“This ethnography of the jamaican art world is a study of the inter-relationship between artists, art objects, art writings and the corresponding art participants that constitute its existence. As such, it examines how art worlds make art, or rather how structures of the larger art world both reconstruct and renegotiate the art work itself. Centered around the city of Kingston, this study attempts to look at the circulation and transnational marketing of an identity that moves within and between the ambivalent spaces of the colonizer and the colonized, from Kingston to London, the United States and Europe, and then back to the homeland in Jamaica. This transnational continuum that links Jamaica with its diaspora communities abroad is the circuit in which the constitution of Jamaican identity is constantly re-inscribed in a fluid social field that is both socio-culturally and historically located. This dissertation examines and problematizes the power relations within and between transnational artistic discursive regimes that influence the choices made by Jamaican artists and art world players… The analysis of this art world, which takes as its focus the historically situated images, words, interactions encounters and dialogues of its participants, essentially juxtaposes and examines the processes and strategies artists utilize to elicit transformations of self in relation to the other. Thus, the very form of the ethnography itself provokes a conversation among an imagined community oF actors that constitutes these intersecting art worlds…”

In the Jamaica acknowledgement section (again, from 2001) I give a special thank you to the following people whom I spent time with and shared with me their stories, artwork, writings, and memories of making + being: “a special thank you to African, Petrine Archer-Straw, David Boxer, Hope Brooks, Peter Cave, Margaret Chen, Jerry Craig, Leonard Daley, Rex Dixon, Milton George, Milton Harley, Petrona Morrison, Clovis Nelson, Rex Nettleford, Veerle Poupeye, Pat Ramsey, Douglas Reid, Denny Repole, Juliette Robertson, Casey Shay, Stanford Watson, and Ted Williams. For their hospitality I would like to thank Hugh Dunply, Irina Leyva, David Morrison, David Pinto, Yvette Rowe, James Samuels, Evan Williams and Steve Woodham. For opening up their home and hearts to me as well as their thoughts, I would like to thank Sera Parboosingh, Cecil Cooper, Annie Paul and Gilou Bauer, Charles Campbell, Colin F. Ritula Frankel, Wayne Gallimore, Tony Moses, Nicholas Morris, Ayana Pearson, Tanya Pearson and Maxine Walters. For their friendship whilst in Jamaica I thank Guy MacIntosh, Suzanne Fenn, Rose Marie Murdock, Melissa Myles, Steve Ouditt. For his support throughout the years, in both Jamaica and the united States, I would like to thank Gene Pearson: and for allowing me into her family and looking after me while doing my fieldwork, I thank Jackie Hussey. I owe a very special thanks to my main inspiration for this dissertation ~ that stems from my undergraduate studies at the College of the Holy Cross from 1989-1993) ~ Bryan McFarlane, without whose words, thoughts and conversations over the past ten years this dissertation would not have been possible…”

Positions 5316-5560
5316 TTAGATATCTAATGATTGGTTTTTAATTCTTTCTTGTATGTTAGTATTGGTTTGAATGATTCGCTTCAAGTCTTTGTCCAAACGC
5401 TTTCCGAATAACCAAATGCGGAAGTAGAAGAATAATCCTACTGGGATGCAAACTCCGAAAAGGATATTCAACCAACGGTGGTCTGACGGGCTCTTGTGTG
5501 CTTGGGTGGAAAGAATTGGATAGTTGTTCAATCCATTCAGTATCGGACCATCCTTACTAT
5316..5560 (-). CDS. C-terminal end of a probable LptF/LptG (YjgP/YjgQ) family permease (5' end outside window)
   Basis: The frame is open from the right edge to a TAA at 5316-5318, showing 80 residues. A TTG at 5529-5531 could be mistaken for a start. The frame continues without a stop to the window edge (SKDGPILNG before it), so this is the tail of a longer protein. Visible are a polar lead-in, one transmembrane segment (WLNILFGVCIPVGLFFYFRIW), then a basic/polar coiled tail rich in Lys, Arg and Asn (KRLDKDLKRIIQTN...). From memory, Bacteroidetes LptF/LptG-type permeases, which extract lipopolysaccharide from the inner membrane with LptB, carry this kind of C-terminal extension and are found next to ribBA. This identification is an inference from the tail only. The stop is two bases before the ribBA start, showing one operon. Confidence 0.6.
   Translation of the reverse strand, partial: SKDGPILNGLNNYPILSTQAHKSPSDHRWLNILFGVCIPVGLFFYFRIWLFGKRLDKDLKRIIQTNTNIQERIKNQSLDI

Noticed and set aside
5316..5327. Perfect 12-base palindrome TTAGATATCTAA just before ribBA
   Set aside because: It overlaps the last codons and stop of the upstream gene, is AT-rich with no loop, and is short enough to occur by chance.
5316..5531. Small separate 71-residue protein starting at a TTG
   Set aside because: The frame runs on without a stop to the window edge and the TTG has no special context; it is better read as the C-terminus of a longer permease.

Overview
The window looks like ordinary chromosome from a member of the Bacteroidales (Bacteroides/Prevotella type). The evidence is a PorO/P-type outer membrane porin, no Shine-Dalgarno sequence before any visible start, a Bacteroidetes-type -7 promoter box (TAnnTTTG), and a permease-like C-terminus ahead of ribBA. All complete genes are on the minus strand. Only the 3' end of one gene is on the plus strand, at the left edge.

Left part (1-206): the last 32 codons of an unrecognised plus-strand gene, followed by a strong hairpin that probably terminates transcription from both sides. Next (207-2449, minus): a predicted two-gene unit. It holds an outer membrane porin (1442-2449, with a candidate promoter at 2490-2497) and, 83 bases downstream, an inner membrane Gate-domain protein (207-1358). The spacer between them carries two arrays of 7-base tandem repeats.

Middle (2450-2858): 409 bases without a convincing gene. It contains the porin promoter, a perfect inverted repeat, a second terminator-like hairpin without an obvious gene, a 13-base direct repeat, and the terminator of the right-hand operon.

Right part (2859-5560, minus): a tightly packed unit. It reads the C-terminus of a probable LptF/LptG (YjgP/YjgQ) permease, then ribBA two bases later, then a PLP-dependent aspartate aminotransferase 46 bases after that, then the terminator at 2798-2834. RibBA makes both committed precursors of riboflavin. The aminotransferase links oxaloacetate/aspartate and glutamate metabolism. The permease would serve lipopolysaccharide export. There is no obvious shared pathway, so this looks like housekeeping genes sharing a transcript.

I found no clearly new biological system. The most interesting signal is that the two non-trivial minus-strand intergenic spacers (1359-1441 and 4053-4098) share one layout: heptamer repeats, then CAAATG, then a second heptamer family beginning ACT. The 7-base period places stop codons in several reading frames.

~~~~~ FRAGMENTS ~~~~~

Prelude I 

on art + being an artist ~ 

“alright, i think you want to revise or review the artist part of that. i mean, sometimes i dispel it totally and say i am not an artist ~ because i think artist is such an inadequate term or concept or part of an inadequate language… and it does estrange one form a holistic process of growth and development… art primordially wasn’t really an object of art, but an object of a ritual that would serve a higher purpose ~ a medium to a higher thing ~ multi-functional. And i guess it is this western idea of segregating things and breaking up things and storing things that sort of petrify the object and re-classify it and then estrange the creator from it so the creator can only view it from outside. so even your self-portrait, you have to stay outside and look at it – you know. then the role now, my role, would be part of a life role then, to recreate a certain ritual, probably something similar to voodoo or maybe even more powerful than voodoo, the voodoo around the time of the Haitian revolution, where it can be a more political and social cohesive kind of ritual. that can hold a society together and progress as a kind of vision.” ~ african, 1999

~~~

“mutabaruka has a song which says ~ him talk about the people who go dancehall ~ “and them dance to forget, and them dance for no fret” and this is based on ghetto culture and “them no have no money, them no have no food ~ but them find the money to get the clothes fi go dance; and when them go fi dance, them buy a one beer and them listen to the music and the music take them to another high and them dance and them chant and them sing because them forget the day them forget what tomorrow might bring because tomorrow is going to bring nothing more than nothingness” ~ you understand!? art fill that gap ~ art and culture fill that gap in the human spirit…” ~ juliette robinson, 2000